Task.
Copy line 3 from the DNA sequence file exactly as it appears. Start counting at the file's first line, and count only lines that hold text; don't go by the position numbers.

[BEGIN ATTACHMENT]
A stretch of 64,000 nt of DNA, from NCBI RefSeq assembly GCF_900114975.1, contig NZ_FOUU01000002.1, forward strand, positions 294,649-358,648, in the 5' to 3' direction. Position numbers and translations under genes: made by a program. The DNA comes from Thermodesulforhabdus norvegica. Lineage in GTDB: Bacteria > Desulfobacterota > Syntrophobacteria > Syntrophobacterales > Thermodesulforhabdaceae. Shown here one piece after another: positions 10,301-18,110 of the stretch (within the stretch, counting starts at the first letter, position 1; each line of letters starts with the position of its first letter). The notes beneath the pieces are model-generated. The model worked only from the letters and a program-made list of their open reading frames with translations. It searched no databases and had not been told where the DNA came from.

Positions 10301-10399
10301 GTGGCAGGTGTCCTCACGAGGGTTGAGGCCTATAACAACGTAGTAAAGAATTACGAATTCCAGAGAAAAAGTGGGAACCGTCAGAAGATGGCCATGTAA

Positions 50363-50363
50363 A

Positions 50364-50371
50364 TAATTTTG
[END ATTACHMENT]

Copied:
10301 GTGGCAGGTGTCCTCACGAGGGTTGAGGCCTATAACAACGTAGTAAAGAATTACGAATTCCAGAGAAAAAGTGGGAACCGTCAGAAGATGGCCATGTAA